9. Talking to my husband about things like where the baby will sleep, what kind of diapers we will use, etc.

    I am really enjoying reading the comments on this post, and hope to hear from more people in this same “prepping” stage of life as me.

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  23. My pre-conception research focused on the financial aspect: what did my insurance cover? Did I have short term disability? How much was in my HSA? How much vacation time did I want to have saved up to help my maternity leave be paid for? Were we happy in our house and neighborhood? Was our car baby friendly? How much was daycare going to cost and where did I want it to be? What prenatal vitamin should I be taking? Is my gynecologist going to be my obstetrician?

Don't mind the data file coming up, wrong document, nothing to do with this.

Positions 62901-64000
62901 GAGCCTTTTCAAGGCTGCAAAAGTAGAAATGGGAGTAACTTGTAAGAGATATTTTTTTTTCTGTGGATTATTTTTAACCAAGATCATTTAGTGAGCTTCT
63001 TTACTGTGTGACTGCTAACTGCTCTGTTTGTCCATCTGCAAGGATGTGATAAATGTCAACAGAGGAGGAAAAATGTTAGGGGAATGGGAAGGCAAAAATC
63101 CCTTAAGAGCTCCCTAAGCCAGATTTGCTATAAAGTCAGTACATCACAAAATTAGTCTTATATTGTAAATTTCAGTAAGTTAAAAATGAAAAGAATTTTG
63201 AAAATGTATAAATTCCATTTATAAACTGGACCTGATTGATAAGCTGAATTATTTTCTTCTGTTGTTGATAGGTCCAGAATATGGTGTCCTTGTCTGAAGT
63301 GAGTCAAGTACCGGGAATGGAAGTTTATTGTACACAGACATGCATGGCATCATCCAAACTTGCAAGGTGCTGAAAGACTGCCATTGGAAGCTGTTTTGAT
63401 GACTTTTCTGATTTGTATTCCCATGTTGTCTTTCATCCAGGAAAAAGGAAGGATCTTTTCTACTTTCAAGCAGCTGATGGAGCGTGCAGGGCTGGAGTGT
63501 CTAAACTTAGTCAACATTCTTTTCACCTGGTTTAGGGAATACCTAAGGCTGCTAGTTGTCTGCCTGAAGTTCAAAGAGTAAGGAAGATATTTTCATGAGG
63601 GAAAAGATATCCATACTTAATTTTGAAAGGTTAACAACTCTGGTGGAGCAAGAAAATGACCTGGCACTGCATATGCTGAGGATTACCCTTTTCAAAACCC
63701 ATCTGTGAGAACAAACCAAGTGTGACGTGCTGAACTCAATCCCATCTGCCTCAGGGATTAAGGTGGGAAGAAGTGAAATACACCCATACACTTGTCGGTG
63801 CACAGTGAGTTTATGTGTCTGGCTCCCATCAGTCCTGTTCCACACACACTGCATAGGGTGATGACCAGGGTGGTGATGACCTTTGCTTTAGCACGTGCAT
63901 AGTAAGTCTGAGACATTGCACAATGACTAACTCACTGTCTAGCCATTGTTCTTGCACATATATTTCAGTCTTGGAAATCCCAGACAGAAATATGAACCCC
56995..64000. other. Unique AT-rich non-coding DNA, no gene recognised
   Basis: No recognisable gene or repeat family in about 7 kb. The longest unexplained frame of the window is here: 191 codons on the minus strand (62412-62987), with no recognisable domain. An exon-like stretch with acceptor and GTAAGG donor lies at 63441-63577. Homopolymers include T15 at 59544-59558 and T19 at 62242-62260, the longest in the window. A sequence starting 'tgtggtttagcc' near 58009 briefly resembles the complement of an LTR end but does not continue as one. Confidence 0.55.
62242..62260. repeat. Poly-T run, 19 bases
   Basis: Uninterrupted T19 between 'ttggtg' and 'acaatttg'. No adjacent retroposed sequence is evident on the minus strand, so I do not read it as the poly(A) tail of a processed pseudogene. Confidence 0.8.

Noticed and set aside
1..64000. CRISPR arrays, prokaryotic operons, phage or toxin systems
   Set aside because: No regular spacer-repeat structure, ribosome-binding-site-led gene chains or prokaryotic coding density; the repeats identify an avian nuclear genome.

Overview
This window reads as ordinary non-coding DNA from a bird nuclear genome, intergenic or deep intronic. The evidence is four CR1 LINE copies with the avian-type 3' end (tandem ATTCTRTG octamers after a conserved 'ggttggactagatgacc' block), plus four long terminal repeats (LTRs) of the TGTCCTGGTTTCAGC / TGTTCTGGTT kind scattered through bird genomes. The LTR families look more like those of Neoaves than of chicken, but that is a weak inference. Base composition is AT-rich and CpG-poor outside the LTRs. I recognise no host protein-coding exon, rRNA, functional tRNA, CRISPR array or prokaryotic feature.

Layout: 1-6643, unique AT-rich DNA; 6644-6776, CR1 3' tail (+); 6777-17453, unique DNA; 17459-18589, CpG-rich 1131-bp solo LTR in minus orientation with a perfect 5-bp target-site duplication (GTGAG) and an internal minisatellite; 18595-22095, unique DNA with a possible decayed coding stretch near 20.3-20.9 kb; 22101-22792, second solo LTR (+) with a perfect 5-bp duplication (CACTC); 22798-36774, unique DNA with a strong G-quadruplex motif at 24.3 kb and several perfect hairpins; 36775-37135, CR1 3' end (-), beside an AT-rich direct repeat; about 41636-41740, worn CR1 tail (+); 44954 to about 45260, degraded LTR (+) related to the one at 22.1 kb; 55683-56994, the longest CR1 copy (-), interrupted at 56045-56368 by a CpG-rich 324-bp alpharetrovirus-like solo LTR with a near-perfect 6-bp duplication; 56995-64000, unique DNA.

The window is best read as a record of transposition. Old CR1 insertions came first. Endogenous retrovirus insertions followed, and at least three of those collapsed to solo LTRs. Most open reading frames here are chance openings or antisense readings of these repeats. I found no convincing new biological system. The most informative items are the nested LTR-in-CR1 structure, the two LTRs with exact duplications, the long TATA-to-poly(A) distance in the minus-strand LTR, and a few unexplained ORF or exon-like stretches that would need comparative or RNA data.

Anything related to pregnancy or baby care, I mostly waited until I was pregnant. 9 months goes by fast so anything related to your finances should be taken care of as quickly as possible. Make sure the space you’re in is where you want to be with a baby. It’s easier to move now than when you’re pregnant or have a small kid.

    And if you don’t have short term disability insurance, look into it! You usually have to be paying for it a certain amount of time before using it. So you want to make sure you start that before you get pregnant.